Other than common sense measures like keeping my head and feet warm, drinking lots of liquids, and slowing down to let my body fight the bug, the only additional support I employ is a high-dosage of vitamin C powder dissolved in water, taken throughout the day.  I have found this helps my body’s response efforts and shortens the duration of the cold.  I’ve never done a double-blind study to prove any beneficial effects, but it’s cheap and non-toxic and I figure it can’t hurt.

The major drawback to not masking symptoms with drugs, though, is you have to experience the symptoms.  But they don’t last forever, and my colds move through me much quicker now that I’m not inhaling smoke and toxins on a daily basis.  And usually I don’t find the “I’m sick” stuff – the sneezing, nose-blowing, coughing – to be overwhelmingly decapacitating, just annoying.  But the chest congestion that came with this cold, I swear it nearly killed me Thursday night.

I will spare you the phlegmy details, but suffice it to say, I didn’t sleep much and thought a couple of times I needed to be intubated just to keep breathing.  Heavy stuff.  Worst crap I’ve had in my bronchi in a long, long time.  Kind of scared me, actually, the not being able to breathe part.  So yesterday I took another sick day, and crossed the project of spreading gravel with the tractor up on the hill before it rained off my list, and stayed close to the woodstove all day.  It was crappy weather, mid-thirties, spitting rain:  I didn’t need to push myself any further toward the cliff edge.

So today, I feel much better, and the congestion is loosening and lightening, and my energy is back.  I’m recovering.  I warm my tootsies in front of the stove every time I come back in from pasture rounds, I wear a hat every time I step outside even if it’s just to take the dogs out for a pee break, and for one more day, I left the extra outside projects off my list.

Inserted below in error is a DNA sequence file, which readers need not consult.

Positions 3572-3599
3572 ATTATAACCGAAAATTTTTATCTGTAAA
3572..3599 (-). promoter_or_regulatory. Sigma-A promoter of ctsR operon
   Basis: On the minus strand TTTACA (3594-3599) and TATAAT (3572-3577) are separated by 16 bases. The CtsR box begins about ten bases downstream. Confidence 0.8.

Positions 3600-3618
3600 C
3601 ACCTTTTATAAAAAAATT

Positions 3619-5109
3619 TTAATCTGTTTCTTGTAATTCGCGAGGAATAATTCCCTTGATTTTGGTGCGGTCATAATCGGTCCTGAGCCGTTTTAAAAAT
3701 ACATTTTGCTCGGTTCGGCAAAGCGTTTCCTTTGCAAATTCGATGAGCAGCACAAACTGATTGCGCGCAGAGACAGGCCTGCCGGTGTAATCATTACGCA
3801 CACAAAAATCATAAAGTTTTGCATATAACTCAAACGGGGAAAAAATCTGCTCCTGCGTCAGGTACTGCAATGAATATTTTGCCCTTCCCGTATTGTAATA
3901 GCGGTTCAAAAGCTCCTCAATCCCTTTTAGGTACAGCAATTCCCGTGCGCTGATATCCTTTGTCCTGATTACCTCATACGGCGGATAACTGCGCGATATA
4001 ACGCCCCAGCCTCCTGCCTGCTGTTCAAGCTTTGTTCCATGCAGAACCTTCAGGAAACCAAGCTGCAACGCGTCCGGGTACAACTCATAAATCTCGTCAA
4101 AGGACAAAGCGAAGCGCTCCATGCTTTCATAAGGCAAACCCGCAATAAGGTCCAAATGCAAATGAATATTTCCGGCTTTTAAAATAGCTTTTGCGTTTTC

They will get done in due time.  I’d rather be getting better and be behind on my winter projects, than the other way around.

Snowy pastures on Boxing Day

I don’t watch TV news here at the farm, so my weather information comes from the internet or the national news on the local NPR station out of Bowling Green, KY.  Sounds and looks like today’s winter storm has clobbered some southern and midwestern states, wreaking havoc and even killing some unfortunate souls.  Road travel was especially hazardous in those areas today.

Luckily, the only road I had to deal with today was the muddy road from the house up to the pastures, and the muddy “roads” I’ve created up there.  My top speed today was 10 mph, and I crawled through the mud puddles, so the hazards were few.  It wasn’t even really all that cold.  Tonight, though, the temps should drop into the mid-twenties.